When Republican John McCain tapped Sarah Palin as his running mate, he was hoping to win voters like Raleigh Democrat Brenda Lankshear.
“I'm leaning McCain because of Palin,” says Lankshear, who supported Democrat Hillary Clinton. “To see a woman in the White House, even if it's a vice president, means more to me as a woman, and it would mean a lot to the country.”
Interviews with a dozen N.C. women, including independents, suggest Palin is drawing support from voters intrigued by the notion of a female governor on the ticket.
Others are skeptical.
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“If I were considering Mr. McCain, this would ensure that I would not vote for him,” says Sandy Dupuy, an unaffiliated voter from Charlotte. “There were so many other good choices he could have made.”
How women react to McCain's choice could be decisive.
According to exit polls, women made up 59 percent of N.C. voters in the 2004 presidential election, and 57percent in this year's Democratic primary.
Emily's List, a group that supports abortion-rights Democratic women, on Wednesday released a poll of women that concluded that the anti-abortion Palin would be a drag on the Republican ticket, particularly when women learn more about her conservatism and relative lack of experience. A series of polls from USA Today taken before and after the Palin pick found she did little to change McCain's standing with women.
But some N.C. women are ready to give her a chance.
Only pandering? ‘We like it'
“I'm pretty impressed,” says Elaine Young, a mortgage banker and mother of two from Charlotte. “Since I'm a working mom, I kind of feel like she's busted her butt to get where she is and that's a great thing.”
Young said she was impressed by Palin's speech Wednesday night.
“She is confident, she's concise, she's well-spoken and she knows her facts,” Young said.
Cheryl Medlin of Rockingham County was visiting her sister in Fairbanks, Alaska, this summer when she ran into Palin on a downtown street. Though not excited by either McCain or Democrat Barack Obama, she says Palin's selection “sealed the package” for McCain.
“She would be wonderful for us,” says Medlin, who considers herself an independent. “Down to earth, hard worker … She's an American family. What we deal with every day.”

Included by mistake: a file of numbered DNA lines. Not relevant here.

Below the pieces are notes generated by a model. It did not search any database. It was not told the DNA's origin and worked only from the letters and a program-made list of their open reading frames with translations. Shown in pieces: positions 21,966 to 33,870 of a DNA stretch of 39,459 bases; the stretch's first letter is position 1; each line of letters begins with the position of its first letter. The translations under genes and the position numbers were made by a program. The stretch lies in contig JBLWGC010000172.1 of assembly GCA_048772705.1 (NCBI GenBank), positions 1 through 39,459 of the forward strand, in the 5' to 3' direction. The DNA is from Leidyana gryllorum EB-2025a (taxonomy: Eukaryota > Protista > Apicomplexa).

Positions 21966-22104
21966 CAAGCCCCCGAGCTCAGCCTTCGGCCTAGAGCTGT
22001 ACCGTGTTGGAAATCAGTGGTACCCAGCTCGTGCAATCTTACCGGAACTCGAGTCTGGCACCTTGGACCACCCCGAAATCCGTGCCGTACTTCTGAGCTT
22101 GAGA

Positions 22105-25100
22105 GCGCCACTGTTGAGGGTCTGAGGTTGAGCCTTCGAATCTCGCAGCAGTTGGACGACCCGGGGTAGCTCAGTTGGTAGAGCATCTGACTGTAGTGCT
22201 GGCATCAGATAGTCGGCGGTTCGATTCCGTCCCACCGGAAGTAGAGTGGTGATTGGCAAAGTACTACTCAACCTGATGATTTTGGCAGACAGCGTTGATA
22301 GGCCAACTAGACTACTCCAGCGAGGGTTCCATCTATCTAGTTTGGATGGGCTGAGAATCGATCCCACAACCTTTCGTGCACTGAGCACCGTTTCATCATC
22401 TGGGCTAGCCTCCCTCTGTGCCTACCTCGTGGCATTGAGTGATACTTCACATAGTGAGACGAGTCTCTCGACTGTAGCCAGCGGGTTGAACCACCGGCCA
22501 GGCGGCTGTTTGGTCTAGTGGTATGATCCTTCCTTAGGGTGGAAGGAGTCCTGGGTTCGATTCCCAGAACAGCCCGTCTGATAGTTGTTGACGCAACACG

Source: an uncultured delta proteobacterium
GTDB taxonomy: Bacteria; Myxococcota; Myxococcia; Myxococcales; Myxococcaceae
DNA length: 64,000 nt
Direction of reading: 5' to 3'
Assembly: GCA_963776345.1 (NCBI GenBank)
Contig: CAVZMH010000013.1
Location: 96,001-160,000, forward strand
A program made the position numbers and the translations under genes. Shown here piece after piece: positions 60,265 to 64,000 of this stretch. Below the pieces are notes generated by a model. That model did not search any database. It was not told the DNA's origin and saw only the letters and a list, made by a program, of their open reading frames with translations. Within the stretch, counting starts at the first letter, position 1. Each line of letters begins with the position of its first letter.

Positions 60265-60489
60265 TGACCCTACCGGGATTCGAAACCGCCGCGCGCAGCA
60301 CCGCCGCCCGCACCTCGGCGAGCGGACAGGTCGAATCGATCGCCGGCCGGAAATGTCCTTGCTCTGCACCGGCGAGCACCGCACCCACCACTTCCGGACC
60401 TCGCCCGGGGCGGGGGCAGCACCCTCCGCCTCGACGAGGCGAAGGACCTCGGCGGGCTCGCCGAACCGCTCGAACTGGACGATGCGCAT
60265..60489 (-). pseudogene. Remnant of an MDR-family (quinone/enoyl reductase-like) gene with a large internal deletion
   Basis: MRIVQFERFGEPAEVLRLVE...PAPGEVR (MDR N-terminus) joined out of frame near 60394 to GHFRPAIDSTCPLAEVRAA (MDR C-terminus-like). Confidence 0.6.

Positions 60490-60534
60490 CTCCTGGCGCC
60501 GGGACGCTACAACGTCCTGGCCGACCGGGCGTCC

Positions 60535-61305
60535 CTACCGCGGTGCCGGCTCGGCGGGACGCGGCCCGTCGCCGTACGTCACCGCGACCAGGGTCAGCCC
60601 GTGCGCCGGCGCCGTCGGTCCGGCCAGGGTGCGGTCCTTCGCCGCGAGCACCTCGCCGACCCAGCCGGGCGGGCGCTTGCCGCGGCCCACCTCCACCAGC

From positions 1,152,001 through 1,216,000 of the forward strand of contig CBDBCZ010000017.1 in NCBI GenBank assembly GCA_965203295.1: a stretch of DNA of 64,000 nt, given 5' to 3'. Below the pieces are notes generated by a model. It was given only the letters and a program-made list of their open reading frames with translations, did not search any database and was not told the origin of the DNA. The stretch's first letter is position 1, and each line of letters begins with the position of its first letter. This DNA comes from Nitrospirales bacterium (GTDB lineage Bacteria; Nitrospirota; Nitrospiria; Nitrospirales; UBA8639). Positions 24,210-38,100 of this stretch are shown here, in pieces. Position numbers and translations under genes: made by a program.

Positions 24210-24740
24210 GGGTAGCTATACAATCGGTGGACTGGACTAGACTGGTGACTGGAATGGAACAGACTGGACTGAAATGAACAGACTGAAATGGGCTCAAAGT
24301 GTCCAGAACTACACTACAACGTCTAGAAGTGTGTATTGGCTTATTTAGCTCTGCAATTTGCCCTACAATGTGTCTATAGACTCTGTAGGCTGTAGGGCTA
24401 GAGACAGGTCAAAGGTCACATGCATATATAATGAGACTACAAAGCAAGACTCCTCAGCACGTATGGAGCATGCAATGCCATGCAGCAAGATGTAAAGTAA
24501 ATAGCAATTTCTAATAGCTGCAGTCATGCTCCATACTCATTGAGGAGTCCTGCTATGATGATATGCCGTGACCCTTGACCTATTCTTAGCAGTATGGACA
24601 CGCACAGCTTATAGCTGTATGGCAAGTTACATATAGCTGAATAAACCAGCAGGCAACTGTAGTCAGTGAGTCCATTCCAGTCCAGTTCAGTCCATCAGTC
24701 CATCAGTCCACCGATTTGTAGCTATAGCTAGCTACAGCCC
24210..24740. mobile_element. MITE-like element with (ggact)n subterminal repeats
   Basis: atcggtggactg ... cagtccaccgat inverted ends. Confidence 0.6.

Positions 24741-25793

Along with independents, McCain also hopes to win over disgruntled Clinton supporters.
During last week's Democratic convention, he launched a TV ad featuring a clip of the New York senator saying, “I know Sen. McCain has a lifetime of experience that he will bring to the White House. And Sen. Obama has a speech he gave in 2002.”
Many Clinton supporters rallied around Obama after the convention. But for some die-hards, Palin's gender trumps ideology.
“Somebody said (McCain's) only pandering to you guys – I said, ‘We like it,'” says Jyoti Friedland, a Charlotte chef and pro-Clinton demonstrator in Denver. “We believe this country now deserves a woman to be a president or vice president and the Democrats lost the chance. This is my revenge vote.”
Treatment of Clinton, Palin family
Anne Marie Doherty of Asheville was a Clinton delegate who supports Obama. But she worries that news stories, such as those about Palin's pregnant teenage daughter, could push women to McCain.
“The more they attack (Palin) personally, it's going to polarize women,” she says. Some Clinton backers, she adds, are “feeling the media is treating her unfairly the way they did Hillary.”
Alice McMullen, an unaffiliated voter and retiree from Huntersville, calls Palin “a breath of fresh air.” She's tired of stories about her family. “Anyone who has had teenage children just is very sympathetic,” she says.
Sarah Binder, an independent from Charlotte, calls Palin “a good choice.”
“She has managed a budget in her office and she brings some energy to the Republican Party,” she says. “She sort of has that same maverick personality that John McCain has.”
But Binder says Palin “is not going to sway my decision.”
“It's just going to come down to the issues I decide are most important to me,” she says, “health care and the economy.” For the moment, she's leaning toward Obama.
Though she expects to vote for Obama, McMullen says it might be different if Palin were atop the GOP ticket.
That, she says, “would be a heck of a lot better.”